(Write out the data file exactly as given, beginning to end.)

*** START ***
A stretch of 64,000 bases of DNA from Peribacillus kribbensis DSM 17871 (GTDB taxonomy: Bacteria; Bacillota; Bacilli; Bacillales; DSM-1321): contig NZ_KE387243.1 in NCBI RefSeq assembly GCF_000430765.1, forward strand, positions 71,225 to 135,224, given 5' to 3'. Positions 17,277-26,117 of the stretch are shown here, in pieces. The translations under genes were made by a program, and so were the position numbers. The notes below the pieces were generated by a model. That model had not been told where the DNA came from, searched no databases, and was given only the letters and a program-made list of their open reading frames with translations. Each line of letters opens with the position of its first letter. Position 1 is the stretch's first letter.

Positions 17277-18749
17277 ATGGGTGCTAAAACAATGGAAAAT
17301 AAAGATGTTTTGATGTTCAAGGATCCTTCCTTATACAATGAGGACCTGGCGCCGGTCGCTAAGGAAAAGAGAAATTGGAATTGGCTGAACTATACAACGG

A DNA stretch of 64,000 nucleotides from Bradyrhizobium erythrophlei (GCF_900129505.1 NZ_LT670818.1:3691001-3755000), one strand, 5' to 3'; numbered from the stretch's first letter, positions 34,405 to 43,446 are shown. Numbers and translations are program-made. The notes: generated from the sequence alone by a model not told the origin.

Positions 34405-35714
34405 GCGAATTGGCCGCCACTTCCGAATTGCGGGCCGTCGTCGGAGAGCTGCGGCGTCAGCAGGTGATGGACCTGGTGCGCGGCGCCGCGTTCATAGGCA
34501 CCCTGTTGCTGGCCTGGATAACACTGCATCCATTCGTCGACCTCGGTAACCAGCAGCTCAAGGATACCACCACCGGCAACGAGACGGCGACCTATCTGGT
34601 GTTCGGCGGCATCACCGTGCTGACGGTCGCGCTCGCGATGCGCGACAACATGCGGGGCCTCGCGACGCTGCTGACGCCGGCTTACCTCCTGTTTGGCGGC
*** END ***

A stretch of 64,000 bases of DNA from Peribacillus kribbensis DSM 17871 (GTDB taxonomy: Bacteria; Bacillota; Bacilli; Bacillales; DSM-1321): contig NZ_KE387243.1 in NCBI RefSeq assembly GCF_000430765.1, forward strand, positions 71,225 to 135,224, given 5' to 3'. Positions 17,277-26,117 of the stretch are shown here, in pieces. The translations under genes were made by a program, and so were the position numbers. The notes below the pieces were generated by a model. That model had not been told where the DNA came from, searched no databases, and was given only the letters and a program-made list of their open reading frames with translations. Each line of letters opens with the position of its first letter. Position 1 is the stretch's first letter.

Positions 17277-18749
17277 ATGGGTGCTAAAACAATGGAAAAT
17301 AAAGATGTTTTGATGTTCAAGGATCCTTCCTTATACAATGAGGACCTGGCGCCGGTCGCTAAGGAAAAGAGAAATTGGAATTGGCTGAACTATACAACGG

A DNA stretch of 64,000 nucleotides from Bradyrhizobium erythrophlei (GCF_900129505.1 NZ_LT670818.1:3691001-3755000), one strand, 5' to 3'; numbered from the stretch's first letter, positions 34,405 to 43,446 are shown. Numbers and translations are program-made. The notes: generated from the sequence alone by a model not told the origin.

Positions 34405-35714
34405 GCGAATTGGCCGCCACTTCCGAATTGCGGGCCGTCGTCGGAGAGCTGCGGCGTCAGCAGGTGATGGACCTGGTGCGCGGCGCCGCGTTCATAGGCA
34501 CCCTGTTGCTGGCCTGGATAACACTGCATCCATTCGTCGACCTCGGTAACCAGCAGCTCAAGGATACCACCACCGGCAACGAGACGGCGACCTATCTGGT
34601 GTTCGGCGGCATCACCGTGCTGACGGTCGCGCTCGCGATGCGCGACAACATGCGGGGCCTCGCGACGCTGCTGACGCCGGCTTACCTCCTGTTTGGCGGC